FIG. 3 is a plan view of a fiber structure showing warp and weft threads thereof.
FIG. 4 is a sectional view which illustrates a laminated composite material of sandwich construction having a metal core.
With reference now to FIG. 1, therein is seen a metal core or substrate 1 of a composite product which will be referred to as a composite material and is generally indicated in FIG. 4 by numeral 4. The core 1 is substantially flat and can be a metallic panel, layer, sheet or similar structure of small thickness, especially in a sheet gage in the millimeter range and less. The core 1 is provided with openings 2 incorporated in the metal by electroplating, through-cladding, etching, drilling, eroding or similar process. The openings 2 are arranged in a desired size in a uniform or irregular spacing over the surface of the metal core 1. An important consideration in this context is that the openings 2 should be larger than the reinforcing fibers to pass therethrough, but not very much so, just enough so that plastic impregnation or infiltration creates a spacing between the metal core 1 and the reinforcing fibers 3 so that contact of the reinforcing fibers 3 with the metal core is prevented, especially in areas where the reinforcing fibers 3 pass through the openings 2.
The number and distribution of the openings 2 in the metal core is selected such that the mechanical strength of the metallic portion as a whole is not greatly reduced. The metal core 1 can be manufactured by rolling, for example, metal sheet or otherwise especially as a tape, produced by film-deposition techniques using vapor-deposition, electroplating or chemical deposition processes. In the process a removable plastic substrate can temporarily be joined to the metal core, or vice versa. The openings or apertures 2 in the metal core 1 can be round bores, round holes, pores or the like, and the reinforcing fibers are a material such as an aromatic polyamide, carbon or glass, or a hybrid combining two or more of these materials.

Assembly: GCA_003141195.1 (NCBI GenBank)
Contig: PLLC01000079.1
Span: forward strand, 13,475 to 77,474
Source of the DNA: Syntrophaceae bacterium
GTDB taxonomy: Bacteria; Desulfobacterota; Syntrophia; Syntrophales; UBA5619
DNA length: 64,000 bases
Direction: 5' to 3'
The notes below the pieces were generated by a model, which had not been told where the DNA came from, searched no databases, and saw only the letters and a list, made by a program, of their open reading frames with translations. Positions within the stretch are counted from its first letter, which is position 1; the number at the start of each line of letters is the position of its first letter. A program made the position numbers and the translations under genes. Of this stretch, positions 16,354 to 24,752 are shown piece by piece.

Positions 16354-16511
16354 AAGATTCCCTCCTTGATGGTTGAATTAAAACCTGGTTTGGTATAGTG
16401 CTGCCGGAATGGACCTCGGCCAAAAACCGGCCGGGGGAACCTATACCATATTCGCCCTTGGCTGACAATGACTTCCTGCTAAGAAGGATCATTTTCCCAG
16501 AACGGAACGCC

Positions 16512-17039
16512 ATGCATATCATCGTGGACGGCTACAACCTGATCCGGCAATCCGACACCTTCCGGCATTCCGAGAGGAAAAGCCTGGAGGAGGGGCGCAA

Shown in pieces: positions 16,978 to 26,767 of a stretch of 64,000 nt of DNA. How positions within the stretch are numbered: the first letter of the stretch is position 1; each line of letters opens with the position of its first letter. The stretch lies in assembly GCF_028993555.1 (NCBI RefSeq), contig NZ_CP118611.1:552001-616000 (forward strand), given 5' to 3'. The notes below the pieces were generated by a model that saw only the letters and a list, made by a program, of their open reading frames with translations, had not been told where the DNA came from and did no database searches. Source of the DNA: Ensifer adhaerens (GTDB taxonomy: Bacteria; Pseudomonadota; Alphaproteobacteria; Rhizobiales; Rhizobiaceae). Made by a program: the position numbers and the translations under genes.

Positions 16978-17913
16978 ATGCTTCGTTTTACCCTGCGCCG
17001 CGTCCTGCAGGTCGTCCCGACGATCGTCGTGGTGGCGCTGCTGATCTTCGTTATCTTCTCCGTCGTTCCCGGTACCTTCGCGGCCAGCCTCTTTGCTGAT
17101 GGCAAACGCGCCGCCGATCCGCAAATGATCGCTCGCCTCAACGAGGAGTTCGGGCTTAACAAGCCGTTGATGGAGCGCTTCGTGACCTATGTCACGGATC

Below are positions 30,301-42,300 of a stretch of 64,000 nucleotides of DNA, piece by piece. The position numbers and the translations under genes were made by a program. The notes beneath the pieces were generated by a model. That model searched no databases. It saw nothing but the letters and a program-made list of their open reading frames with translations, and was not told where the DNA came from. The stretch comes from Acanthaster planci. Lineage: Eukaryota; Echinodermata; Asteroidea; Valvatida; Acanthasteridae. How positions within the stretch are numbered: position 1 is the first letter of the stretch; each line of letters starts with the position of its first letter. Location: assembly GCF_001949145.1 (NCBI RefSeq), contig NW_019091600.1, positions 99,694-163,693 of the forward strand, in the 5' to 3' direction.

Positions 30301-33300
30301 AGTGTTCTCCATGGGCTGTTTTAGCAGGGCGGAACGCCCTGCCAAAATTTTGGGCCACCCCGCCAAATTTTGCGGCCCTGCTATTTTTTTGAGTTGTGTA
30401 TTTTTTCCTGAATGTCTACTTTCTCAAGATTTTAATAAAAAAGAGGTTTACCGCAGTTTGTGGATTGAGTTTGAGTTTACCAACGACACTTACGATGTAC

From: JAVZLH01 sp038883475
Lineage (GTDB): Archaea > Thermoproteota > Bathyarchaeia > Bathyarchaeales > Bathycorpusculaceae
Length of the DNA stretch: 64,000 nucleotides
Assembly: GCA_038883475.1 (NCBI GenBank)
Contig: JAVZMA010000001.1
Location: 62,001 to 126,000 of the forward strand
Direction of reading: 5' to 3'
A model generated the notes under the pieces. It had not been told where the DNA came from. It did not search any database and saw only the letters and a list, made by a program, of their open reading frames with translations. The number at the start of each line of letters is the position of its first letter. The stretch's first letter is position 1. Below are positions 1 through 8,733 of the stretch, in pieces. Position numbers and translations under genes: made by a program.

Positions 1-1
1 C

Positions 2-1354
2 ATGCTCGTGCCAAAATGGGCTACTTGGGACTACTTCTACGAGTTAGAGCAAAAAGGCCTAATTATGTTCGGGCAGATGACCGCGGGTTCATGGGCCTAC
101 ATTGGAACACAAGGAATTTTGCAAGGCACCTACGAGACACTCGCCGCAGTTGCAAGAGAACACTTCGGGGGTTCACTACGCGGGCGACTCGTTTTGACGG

FIG. 2 illustrates a reinforcing fiber 3 passing through one of the openings 2 in the metal core 1. To prevent direct contact of the reinforcing fibers 3 with the metal core 1, the reinforcing fibers are linked together singly or in groups of two or more after having been impregnated or coated, e.g. by dipping, and/or chemically treated with synthetic resin, such as epoxy resin or polyimides.